Wild Side: Begin with the ring-billed gull

Winter is the best time to observe them.

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An adult ring-billed gull, showing the classic ring around the beak. — Matt Pelikan

Casual observers often lump all gulls together as “sea gulls,” which infuriates birders, who view gulls as one of the most interesting groups of birds. But while a few gull species are distinctive, it’s sadly true that “sea gulls” are a closely related, generally similar group of species: large birds with heavy, yellow beaks, gray wings and backs, and white heads and underparts.

Gull identification is complicated by this overall generic look. It’s complicated even more by the fact that the larger gull species pass through a succession of different plumages during the first three or four years of their lives, generally trending from mottled and brownish in their first year to the familiar gray and white of adult “sea gulls.”

But despite these challenges and the untidy tendency of some gull species to hybridize, differences really do exist — in size, coloration, distribution, and behavior. Winter, being peak gull-watching season in our region, is the best time to spend time observing gulls. With a little close attention, you’ll realize that the imprecise term “sea gull” lumps together a bunch of very different birds.

A good species to focus on as a beginning gull-watcher is the ring-billed gull, Larus delawarensis. This bird, rather delicate by the standards of the larger gull species, is one of our most common gulls in winter (though it does not breed here, and disappears quite abruptly every spring). In keeping with the gregarious habits of gulls in general, ring-bills generally turn up in groups, often part of larger, mixed-species flocks. Vineyard Haven’s inner harbor and boat launch, the Oak Bluffs waterfront including Ocean Park, and the shoreline around downtown Edgartown are reliable places to find this species.

On the Vineyard, ring-billed gulls typically mix with their larger, more numerous relative, the herring gull. Such a mixed flock is a great learning opportunity, making it possible to compare characteristics of multiple species.

As the name suggests, a neat black ring completely encircling the bill is a classic field mark of the ring-billed gull (at least of adult individuals). Some immature herring gulls show dark marking on the bill, but never a complete ring. So this field mark is a great place to start; once you’ve located a ring-billed gull on the basis of that mark, you can look for all the other ways this species differs from its abundant relative.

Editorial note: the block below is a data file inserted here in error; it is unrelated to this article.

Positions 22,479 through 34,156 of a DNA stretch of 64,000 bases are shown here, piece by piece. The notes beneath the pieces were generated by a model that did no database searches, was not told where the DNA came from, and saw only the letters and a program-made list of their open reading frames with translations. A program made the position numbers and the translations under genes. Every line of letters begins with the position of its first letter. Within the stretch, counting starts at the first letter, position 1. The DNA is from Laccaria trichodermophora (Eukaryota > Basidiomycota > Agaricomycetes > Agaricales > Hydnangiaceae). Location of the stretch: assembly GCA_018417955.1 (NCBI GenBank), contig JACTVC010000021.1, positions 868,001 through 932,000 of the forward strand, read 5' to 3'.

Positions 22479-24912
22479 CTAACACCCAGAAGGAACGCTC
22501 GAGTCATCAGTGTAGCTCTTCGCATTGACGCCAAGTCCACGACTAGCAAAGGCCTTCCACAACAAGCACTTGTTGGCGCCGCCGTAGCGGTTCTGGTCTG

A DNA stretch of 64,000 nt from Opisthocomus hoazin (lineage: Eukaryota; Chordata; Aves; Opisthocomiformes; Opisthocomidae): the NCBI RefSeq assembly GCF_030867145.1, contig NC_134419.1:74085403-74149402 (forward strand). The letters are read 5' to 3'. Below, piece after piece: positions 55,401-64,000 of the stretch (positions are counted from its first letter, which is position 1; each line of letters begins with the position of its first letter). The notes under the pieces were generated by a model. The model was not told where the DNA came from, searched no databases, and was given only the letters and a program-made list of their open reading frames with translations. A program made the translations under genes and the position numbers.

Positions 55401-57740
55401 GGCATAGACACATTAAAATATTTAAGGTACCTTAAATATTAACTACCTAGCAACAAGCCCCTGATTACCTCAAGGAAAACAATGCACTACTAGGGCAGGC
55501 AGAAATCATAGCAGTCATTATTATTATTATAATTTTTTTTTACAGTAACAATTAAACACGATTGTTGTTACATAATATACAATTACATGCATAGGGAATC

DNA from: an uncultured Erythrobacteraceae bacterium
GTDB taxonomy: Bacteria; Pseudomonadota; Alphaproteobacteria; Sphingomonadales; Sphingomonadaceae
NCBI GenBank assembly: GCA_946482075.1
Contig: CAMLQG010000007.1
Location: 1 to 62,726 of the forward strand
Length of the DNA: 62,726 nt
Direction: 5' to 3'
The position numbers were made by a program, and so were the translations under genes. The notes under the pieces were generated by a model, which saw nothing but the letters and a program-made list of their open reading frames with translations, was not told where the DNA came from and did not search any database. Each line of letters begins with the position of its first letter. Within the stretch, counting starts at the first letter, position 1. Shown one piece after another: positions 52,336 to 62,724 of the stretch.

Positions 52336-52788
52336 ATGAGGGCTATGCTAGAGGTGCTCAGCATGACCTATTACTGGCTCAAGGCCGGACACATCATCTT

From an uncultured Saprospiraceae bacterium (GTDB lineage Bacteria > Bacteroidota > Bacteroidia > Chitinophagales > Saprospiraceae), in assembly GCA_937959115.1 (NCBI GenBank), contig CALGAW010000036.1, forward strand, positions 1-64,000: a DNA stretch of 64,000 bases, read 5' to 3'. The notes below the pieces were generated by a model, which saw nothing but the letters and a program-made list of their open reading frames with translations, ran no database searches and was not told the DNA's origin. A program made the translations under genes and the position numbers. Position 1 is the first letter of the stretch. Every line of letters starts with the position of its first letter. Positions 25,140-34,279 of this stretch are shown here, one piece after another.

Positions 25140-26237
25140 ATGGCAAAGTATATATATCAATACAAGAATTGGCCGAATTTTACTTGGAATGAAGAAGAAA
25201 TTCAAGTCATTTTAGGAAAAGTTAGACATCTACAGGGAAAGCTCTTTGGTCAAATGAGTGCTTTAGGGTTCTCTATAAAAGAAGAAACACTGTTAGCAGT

About two-thirds the size of a herring gull, a ring-billed gull will stand out in a mixed flock as a clearly smaller, more delicate bird. The gray of the back and wings is usually subtly darker than the corresponding parts on a herring gull (though gull coloration is notoriously dependent on the light). The legs on a ring-billed gull are yellowish, sometimes bright, sometimes tinged with green; in any case, nothing like the pink legs of an adult herring gull. Even the structure of the head — with a smallish bill and a rounded crown — differs obviously from the more menacing scowl of a herring gull.

Ring-billed gulls have had a difficult history with humans. Many of their nesting sites have succumbed to development, and the birds themselves were persecuted for many years, depleted by egg harvest and by shooting (like most gulls, ring-bills have been regarded as competitors with human fisheries). Numbers hit a nadir in the early 20th century, but began rebounding as destructive practices faded from vogue. At present, very roughly, some 10 million ring-billed gulls inhabit the continent.

While one thinks of “sea gulls” as mainly coastal, the ring-billed gull is primarily a bird of inland waters. The aboriginal center of its range was the St. Lawrence River system and the Great Lakes, though they breed in a wide variety of wet settings across most of southern Canada and the northernmost U.S. There are a few historical breeding records for Massachusetts, but at present, the species does not nest here, and is usually absent in the summer. In winter, ringers move south, using both coastal and inland sites from southern New England down to the Gulf Coast.

Many nesting colonies are sited in remote areas, perhaps a response by the ring-billed gull to past persecution. But away from the breeding grounds, this gull enthusiastically takes advantage of human activity. Their fondness for parking lots (often a source of food spilled or dropped by humans) is legendary among birders; in particular, ring-bills seem to like nothing better than a handful of french fries. But deprived of human assistance, ring-billed gulls do just fine catching and eating small fish and mollusks.

Superficially, ring-billed gulls may resemble their relatives. But get to know these elegant birds, and you’ll never call them “sea gulls” again.